NOTE: These are not our guitars; just saving the images for history and showcasing what's out there.

Friday, November 16, 2007

1961 Fender JAZZMASTER Sonic Blue


images via this auction

"For those of you who enjoy a little background on these guitars, here's some history on the Jazzmaster:

When Fender introduced the Jazzmaster in 1958, it was designed to replace the Stratocaster as the top model. It featured a new body shape - the "Offset Waist Contour Body", that meant to provide a better balance and comfort. The Jazzmaster was an attempt to enter the jazz market, too, so it was equipped with newly designed pickups with a mellower sound than the Stratocaster or the Telecaster, rather like a hollow body guitar. Unlike the single coils of the Stratocaster, the single coils of the Jazzmaster are wide and rather flat, covered in a white rectangular housing. So they pick up a wider area of the vibrating strings and thus their sound is less "pointy".

The Jazzmaster was the first of Fender's guitars with a rosewood fretboard - which later was offered for the other models, too.

Leo Fender designed an all-new vibrato system (floating tremolo and bridge with individually adjustable barrels) and a new electronics circuit for the Jazzmaster: The circuit allows the player to preset two different tone- and volume settings and to change between the two settings simply by flipping one switch. One circuit controls only the neck pickup (the rhythm-circuit) and the other (the lead-circuit) has a three-way toggle switch that selects the two pickups alone or together. The guitar has brass-shielded cavities because the wide single coils are very sensitive towards hum and circuit-noise. Additionally, the two pickups are mirrored (coil winding and polarity) so when played together, a hum-cancelling effect is achieved.

Few jazz players were interested - despite the promising name and the design features - but soon the guitar was used by rock'n'roll- and surf guitarists...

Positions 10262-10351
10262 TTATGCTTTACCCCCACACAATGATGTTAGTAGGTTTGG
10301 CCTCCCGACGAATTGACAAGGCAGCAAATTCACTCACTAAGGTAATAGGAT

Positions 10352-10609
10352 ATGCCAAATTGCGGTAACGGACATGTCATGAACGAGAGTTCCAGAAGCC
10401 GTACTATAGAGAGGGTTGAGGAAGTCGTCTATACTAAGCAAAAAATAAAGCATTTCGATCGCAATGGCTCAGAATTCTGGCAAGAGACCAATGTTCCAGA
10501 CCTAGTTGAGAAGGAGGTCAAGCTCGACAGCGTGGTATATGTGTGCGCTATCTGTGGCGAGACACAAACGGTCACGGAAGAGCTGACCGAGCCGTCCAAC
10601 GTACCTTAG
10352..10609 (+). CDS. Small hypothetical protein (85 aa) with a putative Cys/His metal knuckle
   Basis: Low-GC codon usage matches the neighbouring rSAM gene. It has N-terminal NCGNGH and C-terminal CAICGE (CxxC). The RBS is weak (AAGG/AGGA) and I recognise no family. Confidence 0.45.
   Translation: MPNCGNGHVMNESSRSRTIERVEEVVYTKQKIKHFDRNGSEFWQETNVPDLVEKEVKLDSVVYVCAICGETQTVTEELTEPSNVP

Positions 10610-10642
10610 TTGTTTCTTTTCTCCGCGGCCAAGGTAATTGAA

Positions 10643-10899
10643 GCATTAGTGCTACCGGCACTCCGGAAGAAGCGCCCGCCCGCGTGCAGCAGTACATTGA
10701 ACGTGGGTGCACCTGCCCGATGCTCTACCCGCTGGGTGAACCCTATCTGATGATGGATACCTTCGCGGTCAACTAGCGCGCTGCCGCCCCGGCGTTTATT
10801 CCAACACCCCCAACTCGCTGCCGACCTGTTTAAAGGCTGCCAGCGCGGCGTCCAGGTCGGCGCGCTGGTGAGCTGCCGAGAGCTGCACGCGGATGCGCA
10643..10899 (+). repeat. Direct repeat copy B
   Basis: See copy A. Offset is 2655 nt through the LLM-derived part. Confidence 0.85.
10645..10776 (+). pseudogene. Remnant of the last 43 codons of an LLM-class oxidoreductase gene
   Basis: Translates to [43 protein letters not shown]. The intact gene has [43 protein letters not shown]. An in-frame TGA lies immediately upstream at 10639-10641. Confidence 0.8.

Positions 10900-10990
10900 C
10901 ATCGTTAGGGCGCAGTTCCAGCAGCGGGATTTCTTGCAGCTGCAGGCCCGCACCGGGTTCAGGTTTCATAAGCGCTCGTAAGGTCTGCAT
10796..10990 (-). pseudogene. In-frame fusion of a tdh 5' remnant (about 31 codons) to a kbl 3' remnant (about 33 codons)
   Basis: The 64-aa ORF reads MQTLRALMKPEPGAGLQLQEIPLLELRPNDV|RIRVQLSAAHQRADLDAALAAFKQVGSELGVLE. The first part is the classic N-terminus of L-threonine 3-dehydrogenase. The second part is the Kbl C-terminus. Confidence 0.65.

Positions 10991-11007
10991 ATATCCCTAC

And the guitar's specs:

Body: Solid, 2-piece alder

Finish: Sonic Blue, nitrocellulose lacquer

Neck: 1-piece maple, bolt-on

Fingerboard: Brazilian rosewood, clay dot markers

Number of Frets: 21

Pickguard: Tortoise/white/black/white plastic laminate

Bridge: Fender steel; Floating Tremolo tailpiece, chrome

Nut: Plastic

Tuners: Kluson Deluxe, enclosed, nickel

Pickups: Two, Fender single coil

Controls: Master tone, master volume, 3-way pick-up selector, rhythm circuit selector, tone and volume for rhythm circuit

Scale Length: 25 1/2 inches

Neck Width at Nut: 1 5/8 inches

Body Width at Lower Bout: 14 inches

Body Depth: 1 5/8 inches

Just a few more notes on the Jazzmaster's place in Rock and Roll History:

When Fender reps began to show the Jazzmaster to some of the players they hoped would raise its profile, reaction wasn’t particularly favorable. Some of the biggest names in jazz, including Wes Montgomery, Tal Farlow, and Jim Hall, noodled on it but showed little or no interest in making the model part of their regular instrument lineups.

But for better or worse it did catch on with younger players, with Southern California’s emerging garage band crowd showing the most interest. Perhaps the most important single player was Bob Bogle, guitarist with the instrumental/surf combo The Ventures, one of the foremost bands of the early 1960s. In fact, the song most associated with that band (and the surf music genre, in general) is the band’s number two hit from 1960, “Walk Don’t Run,” which featured then-lead guitarist Bob Bogle on a Jazzmaster. Later, rhythm guitarist Don Wilson would also make heavy use of the model, ensuring that most Ventures music did indeed sport its not-so-jazz-like tones, at least until the band signed an endorsement deal with Semi Moseley’s new Mosrite brand.

Another major-league Jazzmaster player was Carl Wilson, with The Beach Boys. Yes, they were renowned for their vocal harmonies, but the band’s early albums were also noted for their production, including the way they displayed Wilson’s guitar tones.

As the ’60s became the ’70s, the Jazzmaster continued to find a home amongst rock guitarists of many styles. Toward the middle of the decade, it was popular with the minimalist new wave and punk players. Elvis Costello arguably carried the highest profile amongst them, and the Jazzmaster was his trademark instrument. Though Costello is more noted for his songwriting, his guitar work is a pleasant bonus. His 1977 debut album, My Aim is True, offers a sample.

Also in ’77, Tom Verlaine played a Jazzmaster on Television’s debut record, Marquee Moon. Along with co-guitarist Richard Lloyd (VG, May, ’03), he introduced an innovative, technical element to their punk lead/rhythm playing that proved highly influential.

Then there was Sonic Youth’s Thurston Moore, who continued the tradition of non-mainstream preference for the Jazzmaster on his band’s landmark ’88 album, Daydream Nation. His deconstructive style been a notable influence on alternative rockers ever since.

And more recently, Greg Camp, guitarist with pop sensation Smashmouth, has used the Jazzmaster to augment his band’s ’50s retro/surf sounds.

So, perhaps saved by its versatility and a handful of influential artists, the Jazzmaster – chronic underachiever in the eyes of its creators – survived in Fender’s product line until 1980. And it was reborn in ’96, when the company saw sufficient demand to add an imported version to its lineup of reissues."


1 comment:

pcosmo said...

Do you have any photos of Carl Wilson with a Jazzmaster?